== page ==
Right, today we have to do the preparations to our Washington Dress pattern and fabric so we can be ready to cut tomorrow!
Prepare your fabric
Always pre-treat your fabric in the way you’ll eventually clean your garment. If you bought machine washable fabrics, then pop them in the washing machine and dryer first, and that will take any shrinkage out of the fabric. If you’re using hand wash fabrics, then do that. For dry cleanable fabrics, personally I don’t bother pre-treating them but if they’re super special you may want to get the fabrics dry cleaned first.
Choose your size
It’s best to use the body measurement chart to pick your Washington Dress size, because there’s negative ease in this pattern which means the finished garment measurements will be smaller than your body measurements. This is really common in Ready to Wear garments – if you measure a fitted knit dress or t-shirt that you wear, you’ll find it’s significantly smaller than your body!
That said, the Washington Dress is designed with a close fitting bodice, so if you’d rather a looser or more skimming fit (especially if you’re using a thinner or slinkier jersey) then you should go up a size.
To choose your size, start with your waist and hip measurements (don’t worry if they’re in different sizes, we’ll get to that in a second!). Then, choose the bust size. For each size, we have three bust options: C/D, E/F, or G/H. Choose the size based on your actual measurements rather than your bra size. For example, if you have a 38” waist and a 48” bust, use the size 18 G/H.
My measurements are 48″ – 40″ – 47″ at the moment, so for the dress I’m making for the sewalong (which has a slightly slinky jersey for the bodice) I sized up to the 20 G/H for the bodice (two cup sizes bigger than my body measurements), then used the 20 yoke grading down to the 18 skirt.
Prepare your pattern
Alrighty, if you bought the Washington Dress paper pattern, all you need to do is trace your size and you’re done! Boom! (Or, if you’re being a naughty naughty sewist you can just cut your size and live on the wild side).
If you bought the PDF, you have a little more work to do. One route is to take your copy shop file down to your local copy shop and have them print it out for you – easy peasy. If not, you’ll be printing at home. Download your cup sized file (there are 3, so you only have to print yours) and use Adobe Acrobat (or another PDF reader – but not your internet browser) to open it. Make sure your file is set to 100% scale, and print the first page – make sure that the background grid has 1″ x 1″ squares exactly. Then, print the rest of the file.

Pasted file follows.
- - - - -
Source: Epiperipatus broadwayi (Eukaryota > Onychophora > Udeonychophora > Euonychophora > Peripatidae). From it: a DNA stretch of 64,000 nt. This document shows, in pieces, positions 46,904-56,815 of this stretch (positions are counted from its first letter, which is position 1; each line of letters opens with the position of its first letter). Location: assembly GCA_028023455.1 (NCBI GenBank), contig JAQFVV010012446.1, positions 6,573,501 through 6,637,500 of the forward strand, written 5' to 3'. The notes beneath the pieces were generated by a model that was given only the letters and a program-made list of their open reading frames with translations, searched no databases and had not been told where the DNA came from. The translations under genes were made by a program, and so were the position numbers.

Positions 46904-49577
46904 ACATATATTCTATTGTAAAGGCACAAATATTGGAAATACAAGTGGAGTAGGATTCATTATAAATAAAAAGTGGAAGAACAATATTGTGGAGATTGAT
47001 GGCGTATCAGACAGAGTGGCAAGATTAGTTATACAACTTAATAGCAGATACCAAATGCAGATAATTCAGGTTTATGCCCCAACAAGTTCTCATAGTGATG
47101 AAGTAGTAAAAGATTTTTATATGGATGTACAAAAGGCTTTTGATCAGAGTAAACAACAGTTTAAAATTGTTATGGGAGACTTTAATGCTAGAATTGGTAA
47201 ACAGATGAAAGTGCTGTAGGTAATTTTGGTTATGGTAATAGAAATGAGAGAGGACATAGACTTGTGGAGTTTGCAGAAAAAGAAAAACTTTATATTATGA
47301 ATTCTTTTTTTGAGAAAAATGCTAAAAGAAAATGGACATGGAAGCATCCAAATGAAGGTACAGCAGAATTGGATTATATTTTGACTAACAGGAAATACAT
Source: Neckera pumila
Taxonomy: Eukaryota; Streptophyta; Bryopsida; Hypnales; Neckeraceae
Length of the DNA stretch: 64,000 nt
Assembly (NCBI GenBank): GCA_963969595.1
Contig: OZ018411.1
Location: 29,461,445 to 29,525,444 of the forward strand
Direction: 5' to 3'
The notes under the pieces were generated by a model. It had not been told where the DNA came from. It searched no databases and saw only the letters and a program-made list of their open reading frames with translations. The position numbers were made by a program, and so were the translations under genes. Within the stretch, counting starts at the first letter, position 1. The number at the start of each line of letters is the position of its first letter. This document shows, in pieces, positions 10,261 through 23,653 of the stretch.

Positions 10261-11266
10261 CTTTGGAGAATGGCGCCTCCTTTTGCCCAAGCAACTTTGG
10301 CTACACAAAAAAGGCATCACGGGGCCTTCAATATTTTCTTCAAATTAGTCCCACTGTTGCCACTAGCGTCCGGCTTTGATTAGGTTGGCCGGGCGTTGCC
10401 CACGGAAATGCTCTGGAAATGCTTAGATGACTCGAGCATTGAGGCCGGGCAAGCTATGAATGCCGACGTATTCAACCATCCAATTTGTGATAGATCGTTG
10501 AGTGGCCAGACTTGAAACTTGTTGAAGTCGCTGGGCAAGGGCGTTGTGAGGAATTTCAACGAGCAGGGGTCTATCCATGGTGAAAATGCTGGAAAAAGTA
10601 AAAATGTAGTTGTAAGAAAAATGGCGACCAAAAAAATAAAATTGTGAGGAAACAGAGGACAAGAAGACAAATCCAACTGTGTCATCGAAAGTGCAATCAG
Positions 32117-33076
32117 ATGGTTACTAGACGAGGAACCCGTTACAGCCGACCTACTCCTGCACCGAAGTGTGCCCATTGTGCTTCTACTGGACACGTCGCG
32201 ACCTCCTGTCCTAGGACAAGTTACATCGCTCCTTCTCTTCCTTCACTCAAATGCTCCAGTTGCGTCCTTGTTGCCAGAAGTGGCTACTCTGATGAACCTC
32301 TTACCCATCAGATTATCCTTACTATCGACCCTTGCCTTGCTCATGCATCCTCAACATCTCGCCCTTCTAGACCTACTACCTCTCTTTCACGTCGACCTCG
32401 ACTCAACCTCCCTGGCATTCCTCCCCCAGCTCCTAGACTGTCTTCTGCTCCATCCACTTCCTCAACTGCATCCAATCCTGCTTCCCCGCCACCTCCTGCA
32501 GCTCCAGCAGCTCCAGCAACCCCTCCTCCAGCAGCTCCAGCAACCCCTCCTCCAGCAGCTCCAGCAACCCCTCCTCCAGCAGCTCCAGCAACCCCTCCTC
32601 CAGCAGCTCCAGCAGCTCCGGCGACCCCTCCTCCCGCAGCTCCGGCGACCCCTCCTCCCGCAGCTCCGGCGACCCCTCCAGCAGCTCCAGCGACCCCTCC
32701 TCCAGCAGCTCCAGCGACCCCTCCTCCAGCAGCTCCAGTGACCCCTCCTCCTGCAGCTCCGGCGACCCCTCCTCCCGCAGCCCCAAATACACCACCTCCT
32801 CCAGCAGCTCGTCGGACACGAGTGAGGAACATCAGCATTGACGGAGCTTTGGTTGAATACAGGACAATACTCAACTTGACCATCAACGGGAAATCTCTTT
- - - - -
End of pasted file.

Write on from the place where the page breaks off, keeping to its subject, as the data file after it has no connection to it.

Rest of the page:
First, trim the right hand side and bottom margin from your sheets (I highly recommend using a paper cutter – recommended cutter below). Then use the grid to line up your sheets, and tape or glue them together – I first make strips using the letters (all the As, all the Bs), and then attach them to each other.
At that point, you can either cut or trace your pieces.
Grading between sizes
Do your measurements put you between sizes? No problem. It’s possible to grade between sizes to get you exactly where you need to be.
If you need a different size at the bust and waist, you’ll be grading on the bodice. To do this, make a mark on the pattern piece at the bust size notch, and at the waist size you need. Now, join up those lines, making sure you maintain a curve from the bust to waist. Remember to do the same adjustment on the bodice front and back.
Here’s what it will look like if you’re going from a larger bust size to smaller waist size:
And here’s what it will look like if you’re going from a smaller bust size to larger waist size:
Next, if you have a different waist to hip measurement, you’ll need to grade at the yoke. Again, follow the same process: mark the waist size and hip size you need on the yoke, then join them up, maintaining a curve.
Here’s what it will look like if you’re going from a smaller waist size to larger hip size:
And here’s what it will look like if you go from a larger waist size to a smaller hip size:
Tools & Notions
Finally, gather up the tools and notions you’ll need to make the dress.
- Clear elastic for reinforcing the shoulders.
- Stretch or ballpoint needle, and a universal needle. You definitely need to use a stretch/ballpoint needle for sewing the bodice and yoke sections, because they push through knit fabric rather than tearing it. For the skirt, theoretically you should switch to a universal needle, but it will depend a bit on your woven fabric – sometimes the ballpoint needle is still Ok, but if your woven fabric is thick or densely woven you’ll need to switch out. I love buying needle in bulk – I stock up on big boxes of them when they go on sale on Amazon.
- Scissors or a rotary cutter and mat. I use this rotary cutter and mat – I find rotary cutters much more effective for cutting knits, not to mention faster!
- I love Dritz Wonder Tape when I’m sewing knits – it’s much more effective than using pins, and it’s great if you’re using slinky or lightweight knits. It doesn’t gum up your needle and it washes straight out! (so don’t use it on dry clean-only garments…)
- And here’s the paper trimmer I use to make PDF assembly a cinch.
OK, our Washington Dress is all prepared! Do you have any questions after today’s little adventure?
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